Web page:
In this case, the relevant federal tax lien was assessed on November 21, 2005 and the notice of federal tax lien was recorded on March 30, 2006. A competing interest, like that asserted by U.S. Bank, cannot take priority over this assessment unless (1) the interest became choate before the federal tax assessment, see Minnesota Dep't of Revenue, 184 F.3d at 728, or (2) U.S. Bank's interest falls within the statutorily-defined exceptions to the IRS's lien priority order. See In re Nerland Oil, Inc. 303 F.3d 911, 916-17 (8th Cir.2002) (citing 26 U.S.C. § 6323.).

U.S. claims it is entitled to equitable subrogation which would allow it to stand in the shoes of the original mortgagee, New Century Mortgage Corporation, because its Deed of Trust was intended, and in fact did, replace the original Deed of Trust.

The doctrine of equitable subrogation involves "the substitution of another person in the place of a creditor, so that the person in whose favor it is exercised succeeds to the rights of the creditor in relation to the debt." Kansas City Downtown Minority Dev. Corp. v. Corrigan Assoc. Ltd. Partnership, 868 S.W.2d 210, 223 (Mo.App.1994)(quoting State Sav. Trust Co. v. Spencer, 201 S.W. 967, 969 (Mo.App.1918)). Originally a common law doctrine, subrogation has as its aim the advancement of justice and prevention of injustice. Id .; Frago v. Sage, 737 S.W.2d 482, 483 (Mo.App.1987). "Subrogation compels the ultimate payment of a debt by one who, in justice, equity and good conscience, should pay it." Id. Although available, subrogation is a fairly drastic remedy and is usually allowed only in extreme cases "bordering on if not reaching the level of fraud." Landmark Bank v. Ciaravino, 752 S.W.2d 923, 928 (Mo.App.1988). See also Anison v. Rice, 282 S.W.2d 497 (Mo.1955) (granting equitable subrogation where lender advanced money to pay off first deed of trust under threat of foreclosure at request of one joint owner where payment by lender benefitted equally the other joint owner); Bunn v. Lindsay, 95 Mo. 250, 7 S.W. 473 (1888) (refusing to allow equitable subrogation where lender provided money necessary to pay off first deed of trust and was unaware of intervening judgment lien of record and where judgment was recorded in public records and debtor failed to search public records because "a court of equity cannot relieve him by interfering with the legal rights of others who are without fault"); State Sav. Trust Co., 201 S.W. at 967 (determining equitable subrogation was appropriate where borrower obtained money from lender through the use of forged instrument and where superior liens were no worse off than they were before subsequent lender advanced his money to retire senior lien); Baker v. Farmers' Bank of Conway, 220 Mo.App. 85, 279 S.W. 428 (1926) (granting equitable subrogation where lender paid off three deeds of trust with understanding it would become first lien and where holder of fourth lien refused to subordinate its security). A party seeking equitable subrogation must prove by clear and convincing evidence that equity requires another party to bear the loss.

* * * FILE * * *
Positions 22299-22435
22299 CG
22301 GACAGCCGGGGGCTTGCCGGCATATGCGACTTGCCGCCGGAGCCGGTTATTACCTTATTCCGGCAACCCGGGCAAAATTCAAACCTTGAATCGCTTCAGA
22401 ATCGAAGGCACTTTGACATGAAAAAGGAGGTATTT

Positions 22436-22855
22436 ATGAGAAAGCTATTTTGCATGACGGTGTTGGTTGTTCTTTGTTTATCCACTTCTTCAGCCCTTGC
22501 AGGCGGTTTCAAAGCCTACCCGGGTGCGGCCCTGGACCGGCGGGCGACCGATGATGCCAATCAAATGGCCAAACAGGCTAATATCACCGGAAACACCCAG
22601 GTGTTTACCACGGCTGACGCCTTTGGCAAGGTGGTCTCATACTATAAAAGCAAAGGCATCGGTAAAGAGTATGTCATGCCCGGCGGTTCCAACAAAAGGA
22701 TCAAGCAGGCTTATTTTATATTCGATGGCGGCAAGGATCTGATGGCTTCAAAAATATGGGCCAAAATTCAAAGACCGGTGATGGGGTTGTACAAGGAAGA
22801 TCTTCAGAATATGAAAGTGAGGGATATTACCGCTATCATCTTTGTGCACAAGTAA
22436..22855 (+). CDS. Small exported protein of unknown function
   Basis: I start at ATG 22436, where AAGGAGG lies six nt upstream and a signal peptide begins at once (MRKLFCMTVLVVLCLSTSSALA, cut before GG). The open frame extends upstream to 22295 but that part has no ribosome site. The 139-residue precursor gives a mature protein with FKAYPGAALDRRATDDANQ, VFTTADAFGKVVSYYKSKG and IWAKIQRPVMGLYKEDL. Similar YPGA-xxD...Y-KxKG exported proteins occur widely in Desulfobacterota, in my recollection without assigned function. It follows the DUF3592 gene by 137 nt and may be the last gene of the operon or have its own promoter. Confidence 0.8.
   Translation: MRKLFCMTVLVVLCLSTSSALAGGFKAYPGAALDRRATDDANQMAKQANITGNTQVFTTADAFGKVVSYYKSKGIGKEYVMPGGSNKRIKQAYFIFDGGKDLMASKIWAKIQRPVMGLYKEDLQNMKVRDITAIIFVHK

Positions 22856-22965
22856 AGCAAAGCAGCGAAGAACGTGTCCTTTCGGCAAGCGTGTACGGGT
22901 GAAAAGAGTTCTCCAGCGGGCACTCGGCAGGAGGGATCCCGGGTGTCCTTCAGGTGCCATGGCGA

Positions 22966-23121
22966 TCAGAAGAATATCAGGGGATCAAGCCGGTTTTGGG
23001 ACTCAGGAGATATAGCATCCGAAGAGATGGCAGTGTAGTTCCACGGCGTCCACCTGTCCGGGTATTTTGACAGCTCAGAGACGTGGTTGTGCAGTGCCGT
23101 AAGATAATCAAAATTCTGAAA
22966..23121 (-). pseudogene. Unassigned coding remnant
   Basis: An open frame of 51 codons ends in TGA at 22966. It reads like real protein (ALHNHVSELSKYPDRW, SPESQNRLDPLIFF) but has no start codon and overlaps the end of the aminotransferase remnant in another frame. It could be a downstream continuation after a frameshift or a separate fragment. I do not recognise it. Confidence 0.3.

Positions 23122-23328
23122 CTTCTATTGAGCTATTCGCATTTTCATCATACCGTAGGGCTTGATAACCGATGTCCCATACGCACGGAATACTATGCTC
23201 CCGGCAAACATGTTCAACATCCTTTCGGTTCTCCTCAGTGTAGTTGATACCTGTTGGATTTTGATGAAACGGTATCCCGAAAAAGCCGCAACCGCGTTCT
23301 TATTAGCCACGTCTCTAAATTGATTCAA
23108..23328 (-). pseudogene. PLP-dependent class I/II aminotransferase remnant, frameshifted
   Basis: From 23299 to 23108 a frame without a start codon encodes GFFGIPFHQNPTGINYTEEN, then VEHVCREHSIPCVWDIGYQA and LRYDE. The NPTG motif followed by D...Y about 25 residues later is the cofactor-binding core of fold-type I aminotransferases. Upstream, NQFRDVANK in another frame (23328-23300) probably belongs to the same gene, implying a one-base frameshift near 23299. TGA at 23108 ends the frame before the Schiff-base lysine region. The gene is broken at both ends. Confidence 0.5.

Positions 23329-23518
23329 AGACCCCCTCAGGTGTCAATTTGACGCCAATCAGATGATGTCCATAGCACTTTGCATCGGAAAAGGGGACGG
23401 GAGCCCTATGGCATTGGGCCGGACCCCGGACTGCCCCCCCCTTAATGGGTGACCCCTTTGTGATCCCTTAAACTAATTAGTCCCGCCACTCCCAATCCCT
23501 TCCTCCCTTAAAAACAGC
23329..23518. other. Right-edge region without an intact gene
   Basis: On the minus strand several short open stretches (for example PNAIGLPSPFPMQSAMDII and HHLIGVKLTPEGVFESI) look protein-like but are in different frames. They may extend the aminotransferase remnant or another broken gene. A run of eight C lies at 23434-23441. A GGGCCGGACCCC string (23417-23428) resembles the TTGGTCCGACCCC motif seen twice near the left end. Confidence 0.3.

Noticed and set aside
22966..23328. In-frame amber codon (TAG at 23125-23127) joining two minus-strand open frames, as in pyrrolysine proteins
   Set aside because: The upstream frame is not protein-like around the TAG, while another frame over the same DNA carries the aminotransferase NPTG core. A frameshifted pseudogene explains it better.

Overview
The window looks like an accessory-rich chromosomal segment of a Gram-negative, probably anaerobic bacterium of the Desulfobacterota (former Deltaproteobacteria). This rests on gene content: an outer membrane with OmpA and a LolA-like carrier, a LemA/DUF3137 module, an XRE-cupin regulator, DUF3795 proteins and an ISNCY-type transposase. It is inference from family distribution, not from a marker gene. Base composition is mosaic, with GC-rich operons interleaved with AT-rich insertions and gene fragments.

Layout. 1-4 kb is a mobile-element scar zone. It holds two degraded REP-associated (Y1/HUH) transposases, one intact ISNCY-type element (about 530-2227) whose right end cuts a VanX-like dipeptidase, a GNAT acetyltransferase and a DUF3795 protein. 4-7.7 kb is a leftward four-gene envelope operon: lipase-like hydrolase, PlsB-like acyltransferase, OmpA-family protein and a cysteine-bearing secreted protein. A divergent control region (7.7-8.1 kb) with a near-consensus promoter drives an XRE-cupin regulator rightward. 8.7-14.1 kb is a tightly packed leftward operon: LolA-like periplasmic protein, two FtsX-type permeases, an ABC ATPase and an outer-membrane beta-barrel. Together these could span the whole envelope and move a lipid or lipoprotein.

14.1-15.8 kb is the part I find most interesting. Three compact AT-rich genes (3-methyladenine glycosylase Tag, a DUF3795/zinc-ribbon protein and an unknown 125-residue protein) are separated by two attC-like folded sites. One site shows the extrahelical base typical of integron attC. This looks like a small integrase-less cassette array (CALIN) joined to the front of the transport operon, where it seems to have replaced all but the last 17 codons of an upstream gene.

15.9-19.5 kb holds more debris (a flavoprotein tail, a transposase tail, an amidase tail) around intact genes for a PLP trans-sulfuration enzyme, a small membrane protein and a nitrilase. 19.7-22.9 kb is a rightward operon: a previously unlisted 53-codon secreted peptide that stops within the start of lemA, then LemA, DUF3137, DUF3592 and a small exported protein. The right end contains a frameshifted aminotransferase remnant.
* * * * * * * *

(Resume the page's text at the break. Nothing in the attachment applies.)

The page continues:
Corrigan, 868 S.W.2d at 223; Frago, 737 S.W.2d at 483. Metmor Financial, Inc. v. Landoll Corp., 976 S.W.2d 454, 461-462 (Mo.App. W.D., 1998).

The Restatement of Property concisely states the rule of law applied in Missouri case law: "If a senior mortgage is released of record and, as part of the same transaction, is replaced with a new mortgage, the latter mortgage retains the same priority as its predecessor, except... to the extent that any change in the terms of the mortgage or the obligation it secures is materially prejudicial to the holder of a junior interest in the real estate." RESTATEMENT (THIRD) OF PROPERTY: MORTGAGES Section 7.3 (1997).

Golden Delta Enterprises, L.L.C. v. U.S. Bank, 213 S.W.3d 171, 176 (Mo.App. E.D., 2007).

The fatal fact in the U.S. Bank scenario is that the subsequent Deed of Trust was not part of the same transaction. Indeed, the March 29, 2004 loan was released on May 2, 2006; the second loan was not recorded until July 11, 2006, more than two months after the release. Such timing cannot fit within the perimeters of "simultaneous" nor is it the "same transaction, " in spite of U.S. Bank's attempt to characterize the gap of time as "essentially contemporaneously" with the execution of the second loan. Because the exception to the "first in time first in right" rule hinges on equitable principles, those principles must be adhered to carefully and without expansion. Upon the release of the March 29, 2004 loan on May 2, 2006, there no longer existed a lien on the property based on the loan and the later filing on July 11, 2006 cannot revive a released lien.[1]

Moreover, the other requirements of equitable subrogation have not been met. The new loan included an additional $83, 005.09 in debt in order to pay other creditors of the Tolins. It was not merely a "refinance" of the older loan. U.S. Bank's lien therefore is subordinate to the United States' 2004 tax lien, as well as the State's tax liens.

Conclusion

Based on the above, the Court concludes that the United States' 2004 tax lien has priority over the State's, Ocwen's and U.S. Bank's interest in the subject property.

Accordingly,

IT IS HEREBY ORDERED Plaintiff's Motion for Summary Judgment, [Doc. No. 57] is granted.

IT IS FURTHER ORDERED that Intervenor Defendant U.S. Bank's Motion for Summary Judgment, [Doc. No. 62], is denied.

IT IS FURTHER ORDERED that the proceeds from the sale of the subject property shall be distributed as follows:

First, to the United States to satisfy the unpaid federal income tax liability of Josh Tolin for tax year 2004. If Tolin's 2004 federal income tax liability, including interest and penalties, is fully satisfied and proceeds remain, then

Second, to the State to satisfy the unpaid individual state income tax liabilities of Josh Tolin for tax years 2001, 2002, 2003, and 2004. If Tolin's state income tax liabilities for 2001, 2002, 2003, and 2004 are fully satisfied and proceeds remain, then

Third, to U.S. Bank to satisfy the March 26, 2004 loan. If the March 26, 2004 U.S. Bank loan is fully satisfied and proceeds remain, then

Fourth, to the United States to satisfy the unpaid federal income tax liabilities of Josh Tolin for tax years 2001, 2002, and 2006. If Tolin's federal income tax liabilities for 2001, 2002, and 2006, including interest and penalties, are fully satisfied and proceeds remain, then

Fifth, to Josh P. Tolin.

A separate judgment in accordance with the Opinion, Memorandum and Order is entered this same date.